Physics scare me, so I have nothing much to say except that in this building so many weird (there are hundreds of useful ones too) things got invented. Two examples are the Telegraphic relay controller for pneumatic mechanism (1961) and Ventilation monitor from Cosmic Ray Shed (1935).
The Hoffman lab uses novel high resolution scanning probe techniques to understand and control the electronic and magnetic properties of exotic materials. I just copy/pasted that, obviously. But you can look at the pretty colors of the Iron Pnictide Superconductors here. How exciting!
Felix Shoe Repair:
Tucked away at the bottom of a large building on Linden Street, Christos Soillis (originally from Greece) owns and runs this tiny shoe repair shop.
I’ve been reading reviews online and learned that Christos, while a fine craftsman, can be brutally honest. He will take one look at your shoe and then lecture you on how a) you’ve waited too long for them to get repaired, and b) he might not be able to fix them.
Now, this place isn’t cheap. An example is having him put rubber top-soles on shoes to winterize them; this will cost anywhere between $65, for the cheaper one, to the more expensive being $115 (while other cobblers charge you from $30 – $40/pair).
So I think maybe it’s worth it if your shoes have a price tag of three digits or higher AND are of high quality AND you absolutely care about their maintenance.
The NorthWest Science Building, the Largest Laboratory Building at Harvard University:
Project Completion Year: 2008
Winner of Architectural Engineering Institute • Most Innovative Project (2013)
The Northwest Science Building accommodates collaborative research and teaching efforts for The Center for Brain Sciences and bio-engineering, systems biology, computational analysis facilities and biophysics.
The building is designed to meet strict vibration limits mandated by laboratory and imaging uses. You can read more about the technical stuff behind this building’s design and look at the amazing photographs here.
Harvard Museum of Natural History:
My feet were aching so badly from hours of walking around the campus that I didn’t have the energy or enthusiasm left to actually cross the street and take a decent photograph of this building.
You may visit their official website for information, ticket price, and timings.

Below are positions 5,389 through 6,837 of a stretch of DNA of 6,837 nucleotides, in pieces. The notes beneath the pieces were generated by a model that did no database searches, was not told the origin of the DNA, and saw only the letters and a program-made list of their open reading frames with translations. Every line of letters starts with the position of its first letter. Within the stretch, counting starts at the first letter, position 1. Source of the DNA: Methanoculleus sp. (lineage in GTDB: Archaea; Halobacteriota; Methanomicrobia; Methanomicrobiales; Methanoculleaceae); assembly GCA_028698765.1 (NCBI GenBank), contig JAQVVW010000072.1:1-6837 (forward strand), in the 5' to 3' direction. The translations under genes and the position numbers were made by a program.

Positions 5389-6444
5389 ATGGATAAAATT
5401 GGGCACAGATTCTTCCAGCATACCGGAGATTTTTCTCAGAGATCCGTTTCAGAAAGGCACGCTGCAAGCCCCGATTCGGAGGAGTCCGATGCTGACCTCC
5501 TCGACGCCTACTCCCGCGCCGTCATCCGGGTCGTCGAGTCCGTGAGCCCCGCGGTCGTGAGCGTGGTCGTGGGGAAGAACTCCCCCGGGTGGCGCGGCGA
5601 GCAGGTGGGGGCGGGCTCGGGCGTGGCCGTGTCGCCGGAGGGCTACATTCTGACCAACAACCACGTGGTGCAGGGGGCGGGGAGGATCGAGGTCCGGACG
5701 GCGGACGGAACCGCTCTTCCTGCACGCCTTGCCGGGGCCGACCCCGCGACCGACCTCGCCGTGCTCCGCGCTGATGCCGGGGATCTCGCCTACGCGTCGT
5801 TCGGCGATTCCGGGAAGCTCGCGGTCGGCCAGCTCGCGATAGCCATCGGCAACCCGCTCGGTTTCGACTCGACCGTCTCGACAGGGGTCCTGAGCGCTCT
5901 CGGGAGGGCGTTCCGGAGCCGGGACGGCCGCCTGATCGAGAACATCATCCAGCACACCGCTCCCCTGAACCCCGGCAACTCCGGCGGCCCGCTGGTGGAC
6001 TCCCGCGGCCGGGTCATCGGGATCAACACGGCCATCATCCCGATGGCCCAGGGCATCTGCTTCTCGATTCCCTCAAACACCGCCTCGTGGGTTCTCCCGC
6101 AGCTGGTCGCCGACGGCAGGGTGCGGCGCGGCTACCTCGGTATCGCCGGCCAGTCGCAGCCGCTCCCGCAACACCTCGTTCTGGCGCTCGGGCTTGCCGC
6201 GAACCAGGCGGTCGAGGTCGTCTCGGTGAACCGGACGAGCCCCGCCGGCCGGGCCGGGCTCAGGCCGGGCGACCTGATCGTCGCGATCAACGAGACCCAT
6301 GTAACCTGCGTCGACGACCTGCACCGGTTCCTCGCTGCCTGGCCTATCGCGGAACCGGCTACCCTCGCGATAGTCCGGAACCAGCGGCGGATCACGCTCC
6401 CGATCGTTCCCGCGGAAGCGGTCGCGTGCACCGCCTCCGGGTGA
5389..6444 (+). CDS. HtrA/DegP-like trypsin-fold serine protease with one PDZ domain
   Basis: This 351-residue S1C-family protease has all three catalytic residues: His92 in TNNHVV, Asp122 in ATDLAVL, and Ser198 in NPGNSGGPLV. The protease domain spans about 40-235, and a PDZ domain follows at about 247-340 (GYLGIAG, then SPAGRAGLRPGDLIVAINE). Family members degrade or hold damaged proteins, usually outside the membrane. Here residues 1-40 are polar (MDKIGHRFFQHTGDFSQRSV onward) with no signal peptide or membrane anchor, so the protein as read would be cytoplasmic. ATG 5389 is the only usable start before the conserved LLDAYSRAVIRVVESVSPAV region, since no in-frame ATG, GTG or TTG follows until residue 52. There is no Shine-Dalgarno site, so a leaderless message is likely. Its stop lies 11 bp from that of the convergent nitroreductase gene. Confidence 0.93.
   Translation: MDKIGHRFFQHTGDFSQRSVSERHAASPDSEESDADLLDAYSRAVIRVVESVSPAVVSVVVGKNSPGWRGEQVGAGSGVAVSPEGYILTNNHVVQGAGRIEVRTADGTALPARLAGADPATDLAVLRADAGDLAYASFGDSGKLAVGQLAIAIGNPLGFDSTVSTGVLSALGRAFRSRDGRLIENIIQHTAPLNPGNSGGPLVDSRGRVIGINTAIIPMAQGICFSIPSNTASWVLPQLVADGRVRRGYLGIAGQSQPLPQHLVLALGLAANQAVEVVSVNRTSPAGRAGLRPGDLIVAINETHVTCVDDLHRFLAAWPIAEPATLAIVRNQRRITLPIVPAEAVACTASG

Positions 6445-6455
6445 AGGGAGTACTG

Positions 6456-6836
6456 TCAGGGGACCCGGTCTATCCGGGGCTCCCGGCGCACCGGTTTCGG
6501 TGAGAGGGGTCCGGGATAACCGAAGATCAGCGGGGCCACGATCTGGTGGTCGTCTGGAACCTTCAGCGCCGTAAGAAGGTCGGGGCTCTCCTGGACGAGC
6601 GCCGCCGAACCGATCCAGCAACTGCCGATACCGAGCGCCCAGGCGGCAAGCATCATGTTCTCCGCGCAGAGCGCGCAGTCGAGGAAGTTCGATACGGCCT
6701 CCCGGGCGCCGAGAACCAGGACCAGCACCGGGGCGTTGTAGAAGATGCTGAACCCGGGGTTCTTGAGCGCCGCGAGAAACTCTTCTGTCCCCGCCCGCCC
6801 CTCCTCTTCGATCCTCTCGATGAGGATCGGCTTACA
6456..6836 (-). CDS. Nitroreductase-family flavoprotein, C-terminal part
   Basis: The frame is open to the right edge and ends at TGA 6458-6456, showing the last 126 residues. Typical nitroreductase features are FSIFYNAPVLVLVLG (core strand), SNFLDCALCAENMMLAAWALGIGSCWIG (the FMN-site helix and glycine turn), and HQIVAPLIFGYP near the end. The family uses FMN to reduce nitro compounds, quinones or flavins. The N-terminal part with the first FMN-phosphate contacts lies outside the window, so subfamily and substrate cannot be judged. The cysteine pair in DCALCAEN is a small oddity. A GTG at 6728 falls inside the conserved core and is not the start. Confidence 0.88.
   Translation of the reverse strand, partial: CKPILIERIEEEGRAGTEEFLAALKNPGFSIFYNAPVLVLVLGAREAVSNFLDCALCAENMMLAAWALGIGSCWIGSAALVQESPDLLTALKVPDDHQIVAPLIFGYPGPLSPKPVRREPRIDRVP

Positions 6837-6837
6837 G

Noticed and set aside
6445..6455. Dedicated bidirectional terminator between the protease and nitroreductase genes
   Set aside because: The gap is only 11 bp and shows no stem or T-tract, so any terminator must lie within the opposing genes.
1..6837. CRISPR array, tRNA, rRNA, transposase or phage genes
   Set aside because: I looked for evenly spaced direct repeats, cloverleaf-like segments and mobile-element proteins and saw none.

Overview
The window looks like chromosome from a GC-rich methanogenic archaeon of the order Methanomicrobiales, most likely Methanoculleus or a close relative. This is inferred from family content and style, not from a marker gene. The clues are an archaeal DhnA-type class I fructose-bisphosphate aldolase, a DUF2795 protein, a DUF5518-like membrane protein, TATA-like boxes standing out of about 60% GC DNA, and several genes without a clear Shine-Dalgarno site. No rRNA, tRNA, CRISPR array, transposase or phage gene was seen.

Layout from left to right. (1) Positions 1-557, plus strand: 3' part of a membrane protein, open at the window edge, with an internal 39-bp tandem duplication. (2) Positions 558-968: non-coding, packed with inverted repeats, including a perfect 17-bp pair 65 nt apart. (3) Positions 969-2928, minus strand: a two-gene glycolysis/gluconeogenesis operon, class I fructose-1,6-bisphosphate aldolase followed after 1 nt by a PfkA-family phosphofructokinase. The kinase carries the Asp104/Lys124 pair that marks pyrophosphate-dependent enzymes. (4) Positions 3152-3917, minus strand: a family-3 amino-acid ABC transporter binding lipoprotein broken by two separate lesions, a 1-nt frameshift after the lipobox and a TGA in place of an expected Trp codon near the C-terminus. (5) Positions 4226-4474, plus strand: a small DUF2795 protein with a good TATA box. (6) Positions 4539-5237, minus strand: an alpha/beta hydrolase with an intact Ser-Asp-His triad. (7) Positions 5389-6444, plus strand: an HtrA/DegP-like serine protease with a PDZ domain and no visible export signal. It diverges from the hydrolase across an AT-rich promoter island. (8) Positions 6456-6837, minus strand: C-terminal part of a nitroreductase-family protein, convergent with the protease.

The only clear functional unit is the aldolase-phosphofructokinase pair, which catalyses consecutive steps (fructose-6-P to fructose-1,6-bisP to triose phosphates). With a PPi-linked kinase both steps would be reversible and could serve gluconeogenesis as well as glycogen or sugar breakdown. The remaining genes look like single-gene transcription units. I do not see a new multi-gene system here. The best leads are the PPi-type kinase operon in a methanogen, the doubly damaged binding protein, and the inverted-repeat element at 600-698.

That is just a photograph of the entrance, but the Gannett House is the oldest surviving building on campus. This small gabled white clapboard building standing alone in the autumn sun is a welcome sight after hours of photographing many red brick academic structures of Harvard.
Since 1925 Gannett House has been home to the Harvard Law Review, the prestigious student-run journal of legal scholarship. The first floor is occupied by the Harvard Defenders and the Prison Legal Assistance Program.
Speaking of Harvard’s Law School, here’s another one of their buildings:
Littauer Center of Public Administration:
Built in 1931, with design modifications in 1978
This building was once the home of the Harvard Kennedy School. It now houses the government and economics departments as well as the graduate school of public administration.
The Fine Arts Library is located on the first floor. It is a wonderful resource for Harvard Students to study the history of art with more than 1 million items in its space.
Science Center, Where You can Buy Liquid-Nitrogen Ice Cream:
The Harvard University Science Center is Harvard’s main classroom and laboratory building for undergraduate science and mathematics.
Sadly, I didn’t know Churn2 exists here. I would definitely have sampled their liquid nitrogen ice cream .
The entire Harvard campus is packed with so much history that if you really want to make your visit worthwhile, it’s a good idea to read about the architecture and stories behind each structure.
On your way out, you’ll find lots of stores that sell Harvard t-shirts, pens, stickers and keychains. The Coop is a good place is shop. And if you have the luxury of time, you may want to visit the museums and libraries.